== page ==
NIST Cyber Advisers Anxious Over Auditing Agencies


The proposed expansion of NIST's mission comes as the agency is quickly working to meet mandates in the cybersecurity executive order.

Members of an advisory board for the government’s cyber standards agency are skeptical about a House bill that would expand that agency’s mission to auditing cybersecurity across the federal government.

That bill, the NIST Cybersecurity Framework Assessment and Auditing Act, would task the National Institute of Standards and Technology with verifying agencies have proper cyber protections in place and reporting on laggards.

The bill passed out of the House Science Committee in March with only Republican support. It has not reached the House floor and does not have a Senate counterpart.

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NIST has historically advised agencies on cybersecurity but not conducted audits, which are typically done by the Government Accountability Office and agency inspectors general.

Members of NIST’s Information Security and Privacy Advisory Board expressed concern about expanding the agency’s mission during a meeting Wednesday—especially during a period of flux as agencies rush to implement new requirements included in a cybersecurity executive order President Donald Trump issued in May.

ISPAB members discussed penning a letter to executive branch officials urging caution about expanding NIST’s traditional mission but did reach a final decision.

A Science Committee staffer told board members in March that NIST should be auditing federal cybersecurity because other agencies are not.

NIST remains on track with a series of reports required by the cybersecurity executive order, officials told board members. Among other requirements, that order directed federal agencies to use the cybersecurity framework NIST developed for the private sector as part of their cybersecurity checklist.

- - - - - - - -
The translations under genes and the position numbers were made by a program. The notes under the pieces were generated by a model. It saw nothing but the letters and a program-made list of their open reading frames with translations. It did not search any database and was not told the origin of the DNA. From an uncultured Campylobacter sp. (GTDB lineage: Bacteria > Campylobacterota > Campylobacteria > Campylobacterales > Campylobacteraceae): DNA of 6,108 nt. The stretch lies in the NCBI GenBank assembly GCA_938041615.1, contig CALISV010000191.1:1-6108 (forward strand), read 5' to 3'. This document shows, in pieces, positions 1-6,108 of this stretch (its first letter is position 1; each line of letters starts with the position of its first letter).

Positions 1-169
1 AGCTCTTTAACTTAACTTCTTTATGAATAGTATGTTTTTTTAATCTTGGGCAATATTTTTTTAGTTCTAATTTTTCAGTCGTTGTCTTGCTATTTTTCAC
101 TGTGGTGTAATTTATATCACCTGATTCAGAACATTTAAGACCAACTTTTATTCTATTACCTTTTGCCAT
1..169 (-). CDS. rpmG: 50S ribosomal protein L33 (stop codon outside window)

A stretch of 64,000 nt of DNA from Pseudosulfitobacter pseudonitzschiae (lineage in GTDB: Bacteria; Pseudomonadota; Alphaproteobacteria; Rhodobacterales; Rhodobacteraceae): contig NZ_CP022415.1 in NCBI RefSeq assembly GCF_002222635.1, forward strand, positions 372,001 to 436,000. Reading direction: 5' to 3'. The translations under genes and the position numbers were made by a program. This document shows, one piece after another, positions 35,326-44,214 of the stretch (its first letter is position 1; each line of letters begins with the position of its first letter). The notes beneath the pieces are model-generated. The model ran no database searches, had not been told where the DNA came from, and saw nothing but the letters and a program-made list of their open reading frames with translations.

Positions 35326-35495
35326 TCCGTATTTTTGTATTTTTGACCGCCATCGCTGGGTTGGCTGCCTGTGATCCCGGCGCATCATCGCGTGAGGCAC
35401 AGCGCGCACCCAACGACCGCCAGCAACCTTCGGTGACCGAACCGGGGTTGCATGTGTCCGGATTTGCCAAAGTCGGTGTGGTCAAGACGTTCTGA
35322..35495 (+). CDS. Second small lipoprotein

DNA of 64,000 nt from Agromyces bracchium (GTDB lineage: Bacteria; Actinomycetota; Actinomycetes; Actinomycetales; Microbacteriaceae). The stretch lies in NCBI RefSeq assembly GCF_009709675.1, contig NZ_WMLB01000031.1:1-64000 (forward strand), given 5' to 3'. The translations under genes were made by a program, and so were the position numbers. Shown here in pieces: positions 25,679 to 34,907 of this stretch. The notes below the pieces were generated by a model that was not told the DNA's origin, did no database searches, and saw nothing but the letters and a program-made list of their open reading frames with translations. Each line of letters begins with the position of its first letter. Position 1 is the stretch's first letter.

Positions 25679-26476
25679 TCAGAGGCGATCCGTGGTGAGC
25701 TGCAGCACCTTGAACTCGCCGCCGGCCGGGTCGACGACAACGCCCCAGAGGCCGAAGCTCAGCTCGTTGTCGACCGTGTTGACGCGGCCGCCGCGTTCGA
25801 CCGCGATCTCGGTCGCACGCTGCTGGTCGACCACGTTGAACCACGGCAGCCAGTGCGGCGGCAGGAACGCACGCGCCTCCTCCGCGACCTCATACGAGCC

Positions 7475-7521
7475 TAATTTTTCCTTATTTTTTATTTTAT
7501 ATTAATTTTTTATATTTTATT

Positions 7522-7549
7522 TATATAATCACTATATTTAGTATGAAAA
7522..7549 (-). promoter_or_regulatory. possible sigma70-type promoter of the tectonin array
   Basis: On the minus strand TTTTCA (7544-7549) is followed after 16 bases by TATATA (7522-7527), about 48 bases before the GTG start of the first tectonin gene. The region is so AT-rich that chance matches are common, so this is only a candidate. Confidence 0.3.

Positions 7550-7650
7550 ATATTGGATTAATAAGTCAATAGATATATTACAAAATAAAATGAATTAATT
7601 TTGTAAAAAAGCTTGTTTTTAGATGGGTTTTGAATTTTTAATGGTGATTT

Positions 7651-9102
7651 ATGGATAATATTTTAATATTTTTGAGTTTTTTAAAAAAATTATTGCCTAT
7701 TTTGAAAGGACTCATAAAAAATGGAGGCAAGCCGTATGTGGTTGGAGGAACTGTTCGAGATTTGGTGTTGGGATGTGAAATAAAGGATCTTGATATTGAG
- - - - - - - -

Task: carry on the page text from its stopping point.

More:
NIST posted draft guidance soon after the president’s order was released that outlines ways agencies could align the cybersecurity framework with their current mandates under the Federal Information Security Management Act. That document is open for public comments through the end of the week.

Public Identity Management Among Likely Cuts in Trump Budget

Trump’s 2018 fiscal year budget request cut funding across NIST’s research components by 13 percent, but cyber research is only down 9 percent, Charles Romine, director of NIST’s Information Technology Laboratory, told board members.

Cybersecurity makes up just over half of the IT lab’s $114 million research budget in the 2018 budget at $60 million. 

NIST’s plan is to organize those cuts to retain funding for major government priorities and to allow dips for programs that are near the end of their life cycle or that are less central to NIST’s main mission, Romine said.

Among programs slated for a likely cut in funding is the Trusted Identities Group, a successor to NIST’s National Strategy for Trusted Identities in Cyberspace, Romine told Nextgov. The Trusted Identities Group funds pilot programs related to online identity verification among other projects.

Parsing the Moderates

This summer, NIST hopes to release the fifth revision of its publication that recommends security controls for federal information systems—the technical title is NIST Special Publication 800-53—Ron Ross, a NIST fellow focused on cybersecurity, told board members.

One update in the new revision, Ross said, is that NIST will recommend that instead of simply categorizing information systems as having low, moderate and high importance for security, the agency will suggest breaking up the moderate level into low-moderate, moderate-moderate and high-moderate levels.

About 70 percent of information systems are categorized as moderate impact, Ross said, so the new division will help agencies make more nuanced decisions about how to balance security, cost and efficiency in those systems, including choosing which ones can be safely migrated to computer clouds.